Mohammed Mursi is a leading member of the Muslim Brotherhood and former president of Egypt, assuming office on 30 June 2012. He was unseated in a military coup on 3 July 2013 by the Egyptian defence minister Abdul Fatah Khalil Al-Sisi following widespread democracy protests across the country and calls for his resignation by leading opposition party members.
Egypt’s Islamists rally for Mursi as rifts widen
Thousands of Islamists rallied on Saturday in support of President Mohammed Mursi’s new expanded powers and the drafting of a contested charter, in a clear show of Egypt’s widening polarisation.
The demonstration in the heart of Cairo comes a day after tens of thousands of Mursi opponents converged on Tahrir Square to protest against the president’s decree and the speedy adoption of the draft constitution.
The charter has taken centre stage in the country’s worst political crisis since Mursi’s election in June, squaring largely Islamist forces against secular-leaning opponents.
It is expected to go to a popular referendum within two weeks.
Members of the constituent assembly were due to hand Mursi at 4.00pm the final draft of the constitution adopted after a marathon overnight session on Thursday that was boycotted by liberals, seculars and Christians.
Thousands of pro-Mursi demonstrators including from the Muslim Brotherhood, on whose ticket Mursi ran for office, and other hardline Salafists gathered at Cairo University, with riot police on standby and roadblocks in place.
“The Muslim Brotherhood supports President Mursi’s decisions,” read a banner carried by Islamists who chanted: “The people want the implementation of God’s law”.
Veiled women ullulated among the protesters who carried Egyptian and Saudi flags and posters of Mursi, with banners reading “Together (with Mursi) to save the revolution”.
“There are people who want instability,” said demonstrator Khaled, referring to anti-Mursi protesters. “There needs to be a constitution for there to be stability.”
Pro-Mursi protests were also staged in the Mediterranean city of Alexandria and the central Egyptian province of Assiut.
The Muslim Brotherhood and their supporters have branded the opposition as enemies of the revolution that toppled longtime dictator Hosni Mubarak last year.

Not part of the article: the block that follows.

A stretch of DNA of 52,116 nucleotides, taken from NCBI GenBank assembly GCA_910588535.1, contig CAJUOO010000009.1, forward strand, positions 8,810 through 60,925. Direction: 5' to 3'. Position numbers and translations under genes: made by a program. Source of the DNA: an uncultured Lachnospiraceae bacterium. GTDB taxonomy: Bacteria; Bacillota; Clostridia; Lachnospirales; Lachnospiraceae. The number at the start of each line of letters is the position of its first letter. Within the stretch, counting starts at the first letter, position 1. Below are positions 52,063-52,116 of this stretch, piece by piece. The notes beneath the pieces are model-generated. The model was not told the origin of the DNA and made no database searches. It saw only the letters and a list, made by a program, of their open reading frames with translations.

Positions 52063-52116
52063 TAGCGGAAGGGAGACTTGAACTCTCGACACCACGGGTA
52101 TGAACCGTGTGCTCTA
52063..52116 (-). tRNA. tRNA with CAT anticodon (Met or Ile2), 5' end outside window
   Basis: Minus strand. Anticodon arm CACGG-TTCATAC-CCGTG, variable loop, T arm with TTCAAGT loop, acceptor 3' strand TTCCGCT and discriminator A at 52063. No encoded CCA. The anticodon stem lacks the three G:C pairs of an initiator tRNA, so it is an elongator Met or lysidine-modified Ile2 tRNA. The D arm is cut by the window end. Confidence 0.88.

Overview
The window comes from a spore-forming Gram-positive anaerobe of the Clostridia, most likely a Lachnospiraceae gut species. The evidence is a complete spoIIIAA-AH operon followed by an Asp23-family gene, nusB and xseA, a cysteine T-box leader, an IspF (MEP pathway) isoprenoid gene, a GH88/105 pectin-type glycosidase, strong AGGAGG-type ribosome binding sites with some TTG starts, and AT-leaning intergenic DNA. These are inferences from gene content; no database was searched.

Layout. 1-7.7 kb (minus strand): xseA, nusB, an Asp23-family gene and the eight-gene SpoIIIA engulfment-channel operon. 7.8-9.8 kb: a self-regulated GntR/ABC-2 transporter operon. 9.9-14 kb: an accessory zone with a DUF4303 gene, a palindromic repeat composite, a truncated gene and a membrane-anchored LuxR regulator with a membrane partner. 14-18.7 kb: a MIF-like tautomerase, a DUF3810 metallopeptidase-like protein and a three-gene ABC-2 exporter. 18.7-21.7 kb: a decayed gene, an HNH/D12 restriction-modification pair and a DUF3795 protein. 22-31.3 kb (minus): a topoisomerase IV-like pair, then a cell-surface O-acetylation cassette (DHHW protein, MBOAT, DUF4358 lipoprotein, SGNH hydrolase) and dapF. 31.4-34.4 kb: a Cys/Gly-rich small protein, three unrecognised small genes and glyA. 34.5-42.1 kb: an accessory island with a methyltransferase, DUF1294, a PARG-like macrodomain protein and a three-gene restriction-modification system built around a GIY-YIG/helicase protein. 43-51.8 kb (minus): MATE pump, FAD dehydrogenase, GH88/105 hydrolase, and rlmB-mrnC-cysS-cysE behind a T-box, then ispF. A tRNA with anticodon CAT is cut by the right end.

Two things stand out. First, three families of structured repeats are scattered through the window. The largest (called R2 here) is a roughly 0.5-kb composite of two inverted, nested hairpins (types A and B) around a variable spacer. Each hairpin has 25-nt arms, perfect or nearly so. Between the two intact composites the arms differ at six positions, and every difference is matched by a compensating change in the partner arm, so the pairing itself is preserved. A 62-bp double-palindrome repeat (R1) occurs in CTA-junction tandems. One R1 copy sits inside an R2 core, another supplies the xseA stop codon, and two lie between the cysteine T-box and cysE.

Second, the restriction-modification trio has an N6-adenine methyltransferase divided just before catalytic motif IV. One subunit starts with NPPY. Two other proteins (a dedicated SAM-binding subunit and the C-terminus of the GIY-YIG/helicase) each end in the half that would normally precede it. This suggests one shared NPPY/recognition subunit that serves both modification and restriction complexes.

Across the Nile, hundreds of protesters camping out in Tahrir Square since Mursi issued a decree expanding his powers were expected to be joined by more demonstrators throughout the day.
The National Rescue Front – a coalition of opponents led by dissident former UN nuclear watchdog chief Mohamed ElBaradei, ex-Arab League chief Amr Mussa and former presidential candidate Hamdeen Sabbahi – has called on the decree’s opponents to keep up the pressure.
It has called on Egyptians to “reject the illegitimate” decree and the “void” draft constitution, and stressed the public’s right “to use any peaceful method to protest including a general strike and civil disobedience”.
The crisis was sparked when Mursi issued the decree on November 22 giving himself sweeping powers and placing his decisions beyond judicial review, provoking mass protests and a judges’ strike.
His decree prevented the top legal body the Supreme Constitutional Court from potentially dissolving of the Islamist-run constituent assembly, in a ruling it was to make on Sunday on the body’s legality.
“Rushing through a draft while serious concerns about key rights protections remain unaddressed will create huge problems,” said Joe Stork of Human Rights Watch.
Amnesty International said the draft “raises concerns about Egypt’s commitment to human rights treaties,” specifically ignoring “the rights of women (and) restricting freedom of expression in the name of religion”.
In an interview broadcast on Thursday night, Mursi stressed again his new powers would expire once the constitution was ratified, a point which Islamist supporters have repeatedly made in favour of his decree last week.
The Brotherhood and the secular-leaning opposition had stood side by side in Tahrir Square last year as they fought to bring down Mubarak and his regime.
But since Mubarak’s downfall in February last year, the Islamist movement has been accused of monopolising power after dominating parliament – following vows not field candidates for a majority of the seats – and backtracking on a promise not to nominate a presidential candidate.